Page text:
Premier 100: Flexibility key to disaster recovery

If there's any lesson for IT managers to come out of the Hurricane Katrina disaster, one of the most critical is having management and technology flexibility. And Greg Meffert, chief technology officer and CIO for New Orleans, is a firm believer in both approaches.

From a technology perspective, a system with proven value after Katrina is voice over IP. When asked Monday about the importance of VoIP to New Orleans, Meffert opened his eyes wide and said simply, "Huge." He's so convinced of it that he believes it's "crazy" for governments to continue to rely on landlines for communication.

"It's not a cute, new sexy technology anymore. To me, VoIP is much more beefy," Meffert said in an interview. He also took part in a panel discussion at the Computerworld Premier 100 IT Leaders Conference in Palm Desert, California.

New Orleans City Hall already had VOIP phones before the deadly storm hit on Aug. 29, and it has since been expanding the use of the technology. Meffert said that about half of the city is still without working landlines, but service to VoIP-enabled networks was re-established in a "matter of days" after Katrina.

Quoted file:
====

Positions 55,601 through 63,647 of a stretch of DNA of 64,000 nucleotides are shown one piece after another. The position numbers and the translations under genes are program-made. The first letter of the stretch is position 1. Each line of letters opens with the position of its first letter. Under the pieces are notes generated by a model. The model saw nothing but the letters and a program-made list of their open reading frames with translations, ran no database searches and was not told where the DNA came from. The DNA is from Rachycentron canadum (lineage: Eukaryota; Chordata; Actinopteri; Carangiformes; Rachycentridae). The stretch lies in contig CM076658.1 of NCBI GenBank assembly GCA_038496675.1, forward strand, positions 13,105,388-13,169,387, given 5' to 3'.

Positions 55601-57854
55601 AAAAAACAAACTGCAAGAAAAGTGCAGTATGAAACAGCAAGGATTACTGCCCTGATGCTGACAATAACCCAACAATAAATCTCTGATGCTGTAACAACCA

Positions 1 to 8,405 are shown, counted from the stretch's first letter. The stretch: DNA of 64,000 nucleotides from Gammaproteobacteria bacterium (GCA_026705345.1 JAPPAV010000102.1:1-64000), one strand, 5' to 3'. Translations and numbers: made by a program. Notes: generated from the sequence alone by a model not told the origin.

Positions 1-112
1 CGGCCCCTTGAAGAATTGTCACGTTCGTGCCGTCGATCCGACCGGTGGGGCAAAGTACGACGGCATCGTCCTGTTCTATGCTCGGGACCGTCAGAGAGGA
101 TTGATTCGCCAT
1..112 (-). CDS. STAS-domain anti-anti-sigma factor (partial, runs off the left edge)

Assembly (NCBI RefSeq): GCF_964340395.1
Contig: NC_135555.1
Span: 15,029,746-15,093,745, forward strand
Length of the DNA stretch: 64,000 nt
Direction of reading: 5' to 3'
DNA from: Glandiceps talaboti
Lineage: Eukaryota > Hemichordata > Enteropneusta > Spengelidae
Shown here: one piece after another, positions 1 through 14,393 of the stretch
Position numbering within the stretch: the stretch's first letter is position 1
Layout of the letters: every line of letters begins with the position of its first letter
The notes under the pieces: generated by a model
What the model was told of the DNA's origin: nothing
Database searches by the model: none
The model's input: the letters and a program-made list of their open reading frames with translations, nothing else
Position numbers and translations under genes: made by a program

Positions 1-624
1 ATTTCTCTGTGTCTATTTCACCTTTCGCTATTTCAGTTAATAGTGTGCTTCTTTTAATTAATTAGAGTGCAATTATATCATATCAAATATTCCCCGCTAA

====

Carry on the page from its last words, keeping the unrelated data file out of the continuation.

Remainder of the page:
Jan Rideout, CIO at Northrop Grumman Ship Systems, which has facilities in the New Orleans area, said that before the storm, the company had a three-year plan to put in VoIP and wireless networks. That rollout has since been accelerated to 18 months. "It's a big part of our recovery, and we believe it's the way to go," Rideout said.

While VoIP is winning plaudits, one technology practice that has clearly fallen out of favor is the use of tape backups. "One thing we have to think very seriously about is the backup scenario," said Rizwan Ahmed, who was recently named CIO for the state of Louisiana after serving as CIO of the Office of Group Benefits and Department of Natural Resources.

Ahmed said that IT managers need to store backups on a hard drive and replicate them off-site, so that "we have an easier way of actually replicating the data, because the tape is unreliable and also inefficient," he explained.

Panelists also stressed the need for management flexibility to ensure that systems can be operated even if employees can't make it into work. But taking care of employees -- making sure their needs are being met -- should be the first responsibility, said one panelist.

Tony Fuller, CIO of Rent-A-Center, had some 100 stores out of 2,800 affected by the hurricane. And although IT systems are important, "it's really that human element that keeps it all together and makes it happen or not happen," he said.

Meffert believes most IT plans don't consider major disasters, and the idea that key personnel will arrive for work at a command center following major calamity is probably wishful thinking. More important, he argued, is the ability to re-create teams made up of people who can take on new tasks. "We were able to process payroll even before we had running water," Meffert said.

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